Over two weeks after Occupy Boston was evicted from Dewey Square, a strange new development has come to light. On December 14, a Suffolk County District Attorney filed a subpoena to Twitter headquarters in San Francisco for “all available subscriber information… including IP address logs for account creation and for the period December 8, 2011 to December 13, 2011” for the following:
Elaine Driscoll, a spokeswoman for the BPD told BostInno in an email today, “The Boston Police Department is investigating serious threats directed at department personnel. The department will not disclose the specific nature of the intelligence gathered relative to this matter. Lastly, detectives are taking the appropriate steps to investigate these criminal actions but will not comment specifically on the investigative process.”
The criminal investigation may be related to the October 21st hack on BPD websites, which the hacker group Anonymous took credit for. Some accounts being subpoenaed, including @p0isAn0N, or Guido Fawkes, and @DoxCak3 (a variation on #d0xcak3), appear to be related to Anonymous. In response to the subpoena, Guido Fawkes posted a statement to the BPD and the District Attorney, part of which reads:
Anyways this is just my official statement to you letting you know your subpoenas will not shake me. So do whatever you think you can to try and stop Anonymous, but you will learn fast. One of us is not nearly as harsh as all of us. You cannot arrest an idea. You cannot subpoena a hashtag.
We are Anonymous.
We are Legion.
We do not forgive.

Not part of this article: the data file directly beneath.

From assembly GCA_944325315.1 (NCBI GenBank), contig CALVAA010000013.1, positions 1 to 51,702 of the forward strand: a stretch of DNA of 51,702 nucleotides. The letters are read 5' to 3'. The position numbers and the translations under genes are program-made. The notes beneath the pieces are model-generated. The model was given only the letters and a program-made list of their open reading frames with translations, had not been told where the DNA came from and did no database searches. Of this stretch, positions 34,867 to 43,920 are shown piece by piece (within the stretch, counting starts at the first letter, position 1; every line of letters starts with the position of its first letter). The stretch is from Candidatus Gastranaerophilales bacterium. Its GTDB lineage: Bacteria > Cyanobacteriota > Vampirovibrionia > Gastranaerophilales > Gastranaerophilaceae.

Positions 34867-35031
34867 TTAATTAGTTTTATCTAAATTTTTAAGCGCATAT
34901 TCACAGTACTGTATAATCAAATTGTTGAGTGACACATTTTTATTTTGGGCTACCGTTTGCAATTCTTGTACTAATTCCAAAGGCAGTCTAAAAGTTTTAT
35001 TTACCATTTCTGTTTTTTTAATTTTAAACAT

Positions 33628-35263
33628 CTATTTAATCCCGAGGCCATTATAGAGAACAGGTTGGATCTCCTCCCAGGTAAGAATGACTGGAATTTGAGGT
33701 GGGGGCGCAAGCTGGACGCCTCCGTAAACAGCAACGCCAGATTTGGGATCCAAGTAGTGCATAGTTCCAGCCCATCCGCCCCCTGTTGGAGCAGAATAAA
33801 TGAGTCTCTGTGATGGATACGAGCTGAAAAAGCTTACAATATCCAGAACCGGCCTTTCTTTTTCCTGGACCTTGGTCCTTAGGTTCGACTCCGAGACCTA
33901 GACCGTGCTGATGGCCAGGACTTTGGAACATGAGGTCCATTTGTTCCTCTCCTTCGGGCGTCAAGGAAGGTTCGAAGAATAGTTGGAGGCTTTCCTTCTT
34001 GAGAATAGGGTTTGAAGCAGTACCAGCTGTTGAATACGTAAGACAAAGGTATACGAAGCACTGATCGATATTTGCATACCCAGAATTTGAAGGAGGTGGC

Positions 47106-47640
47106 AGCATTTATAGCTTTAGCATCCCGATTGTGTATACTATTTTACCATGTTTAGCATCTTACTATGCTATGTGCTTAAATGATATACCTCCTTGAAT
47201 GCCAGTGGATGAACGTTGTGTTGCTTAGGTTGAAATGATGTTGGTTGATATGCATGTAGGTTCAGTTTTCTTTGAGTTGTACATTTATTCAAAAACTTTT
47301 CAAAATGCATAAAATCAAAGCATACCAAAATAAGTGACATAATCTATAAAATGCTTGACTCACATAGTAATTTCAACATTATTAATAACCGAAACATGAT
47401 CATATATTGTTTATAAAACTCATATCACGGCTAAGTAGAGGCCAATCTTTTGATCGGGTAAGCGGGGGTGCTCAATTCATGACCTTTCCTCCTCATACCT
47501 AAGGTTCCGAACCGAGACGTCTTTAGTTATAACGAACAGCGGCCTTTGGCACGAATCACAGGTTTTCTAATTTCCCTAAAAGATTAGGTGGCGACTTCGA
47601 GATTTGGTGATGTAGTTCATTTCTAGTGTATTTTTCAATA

We do not forget.
Don’t expect us.
We’re already here.
However, the criminal investigation asks for information from December 8 through December 13, which falls nearly two months after the BPD website hack. That time period is congruent with Occupy Boston’s last days, though, starting with Mayor Menino warning protesters to leave the camp on December 8 and ending three days after Occupy Boston’s eviction in the early hours on December 10. While the BPD would not comment on the subpoena, Jake Wark, spokesman for Suffolk District Attorney Daniel F. Conley, told the Boston Herald that there is no investigation into the Occupy Boston movement itself.
Perhaps what’s most interesting about the subpoena, though, is that the BPD and the DA don’t seem to understand Twitter at all. First, “Guido Fawkes” is the user name associated with the account @p0isAn0N, not a separate account. On top of that, @p0isAn0N tweeted earlier today that the BPD actually meant to target @p0isAnon, a different account associated with Anonymous.
Second, @OccupyBoston is an account that has been inactive since March 2010. The subpoena most likely meant to target @Occupy_Boston, the unofficial official account for the Occupy Boston movement. Similarly, for #d0xcak3, they most likely meant user @DoxCak3, who has ties to Anonymous, although it’s unclear.
The most perplexing part of the subpoena is “#BostonPD,” which is neither a commonly used hashtag nor an account, so it’s unclear who the subpoena is supposed to target. Twitter users, realizing the mistake, have been poking fun at the police department and DA’s blatant mistake.
If this is a serious, secretive criminal investigation, the BPD and the DA should do their research about Twitter before sending them a subpoena for incorrect and non-existent accounts and hashtags. Haste makes waste, guys.